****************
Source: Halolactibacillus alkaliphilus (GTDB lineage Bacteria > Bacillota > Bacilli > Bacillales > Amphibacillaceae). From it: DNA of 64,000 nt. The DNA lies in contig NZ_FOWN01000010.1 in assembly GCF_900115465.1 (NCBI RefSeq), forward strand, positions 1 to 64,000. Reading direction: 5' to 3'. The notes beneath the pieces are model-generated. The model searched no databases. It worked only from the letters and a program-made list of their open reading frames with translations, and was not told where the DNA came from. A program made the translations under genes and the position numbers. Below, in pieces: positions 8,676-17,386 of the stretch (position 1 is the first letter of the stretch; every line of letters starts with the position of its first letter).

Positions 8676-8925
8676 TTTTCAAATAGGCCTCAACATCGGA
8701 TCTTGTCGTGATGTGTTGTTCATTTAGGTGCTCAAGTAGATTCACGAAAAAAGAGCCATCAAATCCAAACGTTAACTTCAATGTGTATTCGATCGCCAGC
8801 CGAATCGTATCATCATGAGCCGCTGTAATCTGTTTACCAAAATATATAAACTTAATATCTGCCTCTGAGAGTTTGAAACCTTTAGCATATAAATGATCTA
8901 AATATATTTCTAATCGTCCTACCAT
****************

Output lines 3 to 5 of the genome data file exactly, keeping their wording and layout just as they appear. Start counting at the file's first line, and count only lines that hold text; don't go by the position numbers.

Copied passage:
8676 TTTTCAAATAGGCCTCAACATCGGA
8701 TCTTGTCGTGATGTGTTGTTCATTTAGGTGCTCAAGTAGATTCACGAAAAAAGAGCCATCAAATCCAAACGTTAACTTCAATGTGTATTCGATCGCCAGC
8801 CGAATCGTATCATCATGAGCCGCTGTAATCTGTTTACCAAAATATATAAACTTAATATCTGCCTCTGAGAGTTTGAAACCTTTAGCATATAAATGATCTA